Philly’s first Latino deputy police commissioner, Pedro Rosario, tasked with overseeing Kensington

Rosario is the first deputy commissioner to be dedicated to a singular neighborhood in the city’s history.

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Cherelle Parker cheering as she introduces Pedro Rosario at a podium.

Philadelphia Mayor Cherelle Parker applauds Deputy Police Commissioner Pedro Rosario, her pick to lead the effort to close down Kensington’s open-air drug markets and the department’s first Latino deputy commissioner. (Emma Lee/WHYY)

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The first Latino deputy police commissioner in Philadelphia’s history was sworn in with a singular purpose: to fix the ills of Kensington.

Deputy Commissioner Pedro Rosario took the oath of office at 24/25 District Headquarters, which includes the Kensington neighborhood he’s been tasked with fixing. Rosario said he’s ready for the challenge.

“I am deeply committed to fostering a culture of collaboration where everyone in our community will be heard, will be valued and will be empowered. Together, we can achieve remarkable things, and our success will not only be measured by the goals we reach, but by the positive influence on the people around us.”

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Police Commissioner Kevin Bethel said he knew Rosario was the right person for the job when he met him.

Pedro Rosario on stage with Cherelle Parker and Kevin Bethel
Pedro Rosario (center) is sworn in by Philadelphia Police Commissioner Kevin Bethel (right) and accompanied by Mayor Cherelle Parker. Rosario is Philadelphia’s first Latino Deputy Police Commissioner and will lead the mayor’s initiative to rid Kensington of open-air drug markets. (Emma Lee/WHYY)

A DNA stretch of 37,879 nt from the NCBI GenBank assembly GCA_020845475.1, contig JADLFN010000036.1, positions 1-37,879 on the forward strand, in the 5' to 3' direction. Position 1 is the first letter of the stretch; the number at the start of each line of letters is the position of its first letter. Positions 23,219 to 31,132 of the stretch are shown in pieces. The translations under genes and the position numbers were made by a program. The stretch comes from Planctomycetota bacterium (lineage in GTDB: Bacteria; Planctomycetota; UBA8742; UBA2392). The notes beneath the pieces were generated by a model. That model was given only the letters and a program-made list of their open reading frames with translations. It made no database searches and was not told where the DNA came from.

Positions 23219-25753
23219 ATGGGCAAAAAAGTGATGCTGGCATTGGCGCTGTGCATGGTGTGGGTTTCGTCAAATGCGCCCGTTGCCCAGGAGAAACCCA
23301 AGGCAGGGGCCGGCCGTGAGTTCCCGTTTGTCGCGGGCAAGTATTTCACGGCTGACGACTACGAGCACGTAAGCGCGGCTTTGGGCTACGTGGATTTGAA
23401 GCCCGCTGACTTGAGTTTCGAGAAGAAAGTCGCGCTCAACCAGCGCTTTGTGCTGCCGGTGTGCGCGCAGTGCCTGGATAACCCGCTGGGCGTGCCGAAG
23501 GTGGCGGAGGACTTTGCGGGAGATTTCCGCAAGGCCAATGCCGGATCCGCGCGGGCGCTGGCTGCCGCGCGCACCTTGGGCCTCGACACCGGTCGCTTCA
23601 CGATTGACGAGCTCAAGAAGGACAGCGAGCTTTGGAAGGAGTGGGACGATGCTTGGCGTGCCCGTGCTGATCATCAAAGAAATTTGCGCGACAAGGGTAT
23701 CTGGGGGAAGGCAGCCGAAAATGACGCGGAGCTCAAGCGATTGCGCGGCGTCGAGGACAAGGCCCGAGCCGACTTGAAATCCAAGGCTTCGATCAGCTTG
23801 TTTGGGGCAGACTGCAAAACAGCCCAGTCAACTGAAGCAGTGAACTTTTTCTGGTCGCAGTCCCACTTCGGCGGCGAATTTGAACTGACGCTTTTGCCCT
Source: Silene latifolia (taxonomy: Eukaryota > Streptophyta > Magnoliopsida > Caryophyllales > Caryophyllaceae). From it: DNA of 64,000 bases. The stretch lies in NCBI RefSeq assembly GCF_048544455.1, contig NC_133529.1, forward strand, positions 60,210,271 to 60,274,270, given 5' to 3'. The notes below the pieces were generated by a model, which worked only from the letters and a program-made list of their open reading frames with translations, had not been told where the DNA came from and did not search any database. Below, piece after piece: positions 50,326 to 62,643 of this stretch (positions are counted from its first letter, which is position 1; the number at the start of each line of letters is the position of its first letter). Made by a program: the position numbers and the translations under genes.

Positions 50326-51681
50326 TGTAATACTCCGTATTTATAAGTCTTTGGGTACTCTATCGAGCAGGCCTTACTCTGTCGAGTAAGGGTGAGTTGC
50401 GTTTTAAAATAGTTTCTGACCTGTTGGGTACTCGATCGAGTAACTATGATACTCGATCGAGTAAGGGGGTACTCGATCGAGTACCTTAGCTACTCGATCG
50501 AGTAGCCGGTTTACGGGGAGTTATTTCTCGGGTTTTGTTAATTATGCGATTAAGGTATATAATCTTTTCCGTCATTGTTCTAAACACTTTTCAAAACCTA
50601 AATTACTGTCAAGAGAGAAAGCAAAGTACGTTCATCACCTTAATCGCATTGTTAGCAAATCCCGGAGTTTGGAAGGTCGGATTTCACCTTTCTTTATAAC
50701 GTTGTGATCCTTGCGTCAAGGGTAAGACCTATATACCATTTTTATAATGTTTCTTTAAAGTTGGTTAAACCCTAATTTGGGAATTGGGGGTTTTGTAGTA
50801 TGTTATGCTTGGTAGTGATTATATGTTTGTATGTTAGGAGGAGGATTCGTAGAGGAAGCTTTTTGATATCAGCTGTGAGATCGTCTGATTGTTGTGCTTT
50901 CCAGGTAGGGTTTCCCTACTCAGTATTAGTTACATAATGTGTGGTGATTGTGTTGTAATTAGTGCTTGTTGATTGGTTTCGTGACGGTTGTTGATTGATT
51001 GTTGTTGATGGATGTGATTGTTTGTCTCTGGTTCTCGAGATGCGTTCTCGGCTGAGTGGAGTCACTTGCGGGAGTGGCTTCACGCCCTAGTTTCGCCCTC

“A man who was dedicated to the work, but more importantly dedicated to the community, a man who was a family man. A man who is ready to roll up his sleeves and get the work done.”

Rosario said he wants to make Kensington a place where he would be proud to bring his family, something it isn’t right now.

“What do I think a success is? Let me make it very basic to you. For all the parents, anyone who has driven by Kensington, it’s not something I would want to subject my two daughters to. What makes it OK for it to be happening here?”

The state of emergency executive order signed by Mayor Cherelle Parker on her first day in office gives the police department 100 days to devise a plan for Kensington.

“Kensington for a long time has not been a priority,” Rosario said. “It’s important that now with the leadership that we have in place. We’re moving in that direction to make it a priority.”

Pedro Rosario hugging his wife
Newly minted Deputy Police Commissioner Pedro Rosario embraces his wife during a swearing in ceremony at 24th District police station in Kensington. (Emma Lee/WHYY)

He added that community input will be important in any plan to improve the situation.  As it stands now, there is drug dealing and encampments right at Kensington and Allegheny. Rosario alluded to a “secret plan” that he was holding for a future announcement, and then admitted that he doesn’t have a blueprint yet, but will work on it to improve the place.

Mayor Cherelle Parker spoke to Rosario’s promotion and said she met in private earlier this week with “50 members of the community” without press, to listen to their concerns.  Parker said they heard the “ hopes and aspirations of the good people of this community. It was the kind of meeting quite frankly, that we are going to do in the Parker Administration, again and again, because we want to lead a government that is really listening to the people, a government that people can see, that they can touch and they can feel.”

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She added that she is “super proud” to have Kevin Bethel as police commissioner, and the addition of Rosario is part of a bigger promise to have a “more diverse administration that looks like the people it serves.” Parker called the decision on Rosario “a step in the right direction.”

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